“Much Madness is divinest Sense – / To a discerning Eye –“
These two lines seem to be critical to a meaningful understanding of Dickinson’s life and her poetry. Dickinson was often considered mad, and was an infamous figure in her community. This was because, after her late twenties, she stopped leaving her house, and eventually would see no one but her immediate family, letting other visitors talk to her only through a screen. She also dressed only in white.
This was not in fact madness, however, but sense—her time was taxed greatly with taking care of the house and her mother, and her choice to retire from society was the only reason that she was able to give so much time to her poetry. Her white dresses, too, were the easiest to launder, and so wasted her time less.
These lines certainly apply to her poetry, too. In their early publication, her poems were often criticized for their disregard for the formal traditions and standards of the day. This apparent “Madness,” however, actually predicted the path poetry would take many years after Dickinson’s lifetime, and quickly after her death came to be appreciated for the genius that it was. So here too, apparent “Madness” was actually sense—she sacrificed the majority’s standards and traditions, and in doing so produced great art.
“Himself has but to will / And easy as a Star / Abolish his Captivity -- / And laugh – No more have I –“
These are the closing lines of “They shut me up in Prose –,” and they describe both the bird and the speaker’s ability to free themselves. For the speaker, no matter how she is physically restrained or given rules and traditions that she is expected to follow, her mind cannot be contained or constrained or restricted. The attempts to control her, in fact, only inflame her passions more, and inspire her rebellion.
That she enjoys this act of rebelling for its own sake is clear. Here the “And laugh –“ feels very closely tied to the escaping—it seems to almost be a necessary part of it. Thus this attitude of disdain for her captors, this pleasure in eluding them, is part of the ability to gain this freedom, as well as its pleasures—and she could not have this to enjoy had they not tried to contain her in the first place.
“But the least push of Joy / Breaks up my feet -- / And I tip – drunken – “
These lines of “I can wade Grief –“ emphasize the danger of happiness to the speaker, who in this poem can be read to be representative of a poet. The speaker is used to grief, can be steady in it, wading pools without the slightest stumble. But “Joy” trips her up, and is very quickly made clear to be something worse in this poem than it might usually be, as the metaphor representing it is a “push.”
Joy’s ability to make the speaker stumble is compared to alcohol—it is “the New Liquor” that makes the speaker “tip –drunken –.” Thus whereas the speaker might be happier, might be out of the pools of grief, she has become intoxicated, and this intoxication has made her lose her ability to walk, and, ostensibly, to view the world with the clarity required of poetry, and given by grief.
“And Breaths were gathering firm / For that last Onset – when the King / Be witnessed – in the Room –“
These lines from “I heard a Fly buzz –“ set up the expectations for a death scene like the one in this poem, in Dickinson’s time. As a person lay dying, they were usually surrounded by their family and close friends, and as they prepared to pass on they would will away their material goods, and then there would usually be a moment of climax when they would witness some kind of heavenly being coming to take them to the afterlife, and they would describe it for the others in the room before dying.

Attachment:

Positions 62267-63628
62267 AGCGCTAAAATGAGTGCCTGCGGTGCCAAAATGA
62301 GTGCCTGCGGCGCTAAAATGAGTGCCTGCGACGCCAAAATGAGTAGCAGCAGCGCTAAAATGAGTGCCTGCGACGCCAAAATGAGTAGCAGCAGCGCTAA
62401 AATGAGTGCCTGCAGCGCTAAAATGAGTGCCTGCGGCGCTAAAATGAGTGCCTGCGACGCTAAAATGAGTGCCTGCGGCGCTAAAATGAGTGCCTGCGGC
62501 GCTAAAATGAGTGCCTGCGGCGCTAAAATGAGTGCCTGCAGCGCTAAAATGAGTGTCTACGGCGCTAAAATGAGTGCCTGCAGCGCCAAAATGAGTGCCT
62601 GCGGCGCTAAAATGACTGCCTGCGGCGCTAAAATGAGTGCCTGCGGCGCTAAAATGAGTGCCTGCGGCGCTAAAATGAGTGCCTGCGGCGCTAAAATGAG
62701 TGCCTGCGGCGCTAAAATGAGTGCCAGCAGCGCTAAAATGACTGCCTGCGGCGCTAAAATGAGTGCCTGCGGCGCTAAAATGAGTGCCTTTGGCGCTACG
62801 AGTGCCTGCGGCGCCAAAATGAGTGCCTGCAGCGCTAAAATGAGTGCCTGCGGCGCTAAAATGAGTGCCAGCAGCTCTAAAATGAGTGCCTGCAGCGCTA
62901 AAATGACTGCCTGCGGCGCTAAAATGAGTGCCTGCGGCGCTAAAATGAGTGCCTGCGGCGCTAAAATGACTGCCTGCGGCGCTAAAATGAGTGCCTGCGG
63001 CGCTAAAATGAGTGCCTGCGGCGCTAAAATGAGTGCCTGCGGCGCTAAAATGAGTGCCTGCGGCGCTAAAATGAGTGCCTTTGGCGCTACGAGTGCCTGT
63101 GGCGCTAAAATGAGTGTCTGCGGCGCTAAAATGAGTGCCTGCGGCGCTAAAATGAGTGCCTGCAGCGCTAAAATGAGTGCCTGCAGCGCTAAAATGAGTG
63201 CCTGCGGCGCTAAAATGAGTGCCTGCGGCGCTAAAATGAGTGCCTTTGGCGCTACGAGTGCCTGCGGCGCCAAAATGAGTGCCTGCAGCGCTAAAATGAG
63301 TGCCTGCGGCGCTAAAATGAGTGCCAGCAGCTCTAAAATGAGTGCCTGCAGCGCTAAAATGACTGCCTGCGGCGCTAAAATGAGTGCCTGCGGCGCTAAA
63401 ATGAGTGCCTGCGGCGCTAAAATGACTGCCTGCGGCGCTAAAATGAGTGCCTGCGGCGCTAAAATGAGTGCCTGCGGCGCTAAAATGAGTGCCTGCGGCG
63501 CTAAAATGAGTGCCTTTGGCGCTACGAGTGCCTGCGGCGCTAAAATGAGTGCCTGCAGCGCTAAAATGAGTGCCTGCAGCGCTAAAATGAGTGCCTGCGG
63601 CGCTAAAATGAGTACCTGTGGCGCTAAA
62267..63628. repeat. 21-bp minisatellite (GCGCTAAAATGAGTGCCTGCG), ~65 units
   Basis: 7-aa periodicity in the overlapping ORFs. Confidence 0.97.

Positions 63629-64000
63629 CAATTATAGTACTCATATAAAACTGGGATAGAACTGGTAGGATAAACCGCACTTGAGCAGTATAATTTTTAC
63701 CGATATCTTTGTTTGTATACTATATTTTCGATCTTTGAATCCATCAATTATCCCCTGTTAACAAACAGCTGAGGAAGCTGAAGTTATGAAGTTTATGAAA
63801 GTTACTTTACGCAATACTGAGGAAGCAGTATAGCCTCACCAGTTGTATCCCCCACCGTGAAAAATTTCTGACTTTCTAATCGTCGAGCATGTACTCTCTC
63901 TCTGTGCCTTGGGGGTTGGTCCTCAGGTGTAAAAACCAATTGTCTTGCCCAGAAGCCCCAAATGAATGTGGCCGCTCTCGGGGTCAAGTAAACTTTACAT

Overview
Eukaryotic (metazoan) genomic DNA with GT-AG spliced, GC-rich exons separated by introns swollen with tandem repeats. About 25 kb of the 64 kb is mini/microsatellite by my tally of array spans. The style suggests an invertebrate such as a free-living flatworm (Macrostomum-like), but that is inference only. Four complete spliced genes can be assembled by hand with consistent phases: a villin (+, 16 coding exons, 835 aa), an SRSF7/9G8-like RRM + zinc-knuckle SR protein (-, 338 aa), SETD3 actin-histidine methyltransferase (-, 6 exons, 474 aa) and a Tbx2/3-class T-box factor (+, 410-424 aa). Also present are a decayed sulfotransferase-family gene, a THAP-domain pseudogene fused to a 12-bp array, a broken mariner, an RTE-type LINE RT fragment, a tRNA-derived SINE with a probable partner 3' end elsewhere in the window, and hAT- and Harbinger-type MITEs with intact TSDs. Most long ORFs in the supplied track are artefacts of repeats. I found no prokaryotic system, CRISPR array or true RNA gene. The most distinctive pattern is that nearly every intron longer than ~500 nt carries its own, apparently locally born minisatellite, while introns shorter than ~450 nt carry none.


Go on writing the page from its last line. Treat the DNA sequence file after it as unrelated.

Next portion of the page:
These lines set up that expectation, or at least make it clear that that is what all the onlookers to the speaker’s death expect to happen. Thus when the fly interrupts the scene, and takes all of the speaker’s attention, this is a kind of replacement for the heavenly vision one would usually have. This fly, that represents the most physical aspects of death, is the antithesis to a heavenly agent.
And yet its physicality is so entrancing that the speaker notices nothing but it until she loses consciousness and dies. In this way she works against the time’s expectations, and shows that death is a physical process and not just a journeying from one life to the next.
“’Tis Kingdoms – afterward – they say / In perfect – pauseless Monarchy -- / Whose Prince – is Son of None –“
These lines from “Behind Me – dips Eternity –“ show that the speaker does not have as much faith in the afterlife, or at least in the Christian afterlife, as she may seem to. The first line of these three ends with “they say,” which qualifies what comes before and after with doubt—there is no proof of any of this except for the word of an unspecified and nameless “they.”
In addition, while this “Monarchy” may be “perfect,” it is also “pauseless,” which is not something that can be comprehended in this life, and thus carries with it a certain fear. And this monarchy’s “Prince – is Son of None –.“ The internal rhyme of “Son” and “None” carries with it an emphasis on the emptiness of “None,” thus giving this afterlife a certain emptiness to it.
Emily Dickinson’s Collected Poems Questions and Answers
The Question and Answer section for Emily Dickinson’s Collected Poems is a great
resource to ask questions, find answers, and discuss the novel.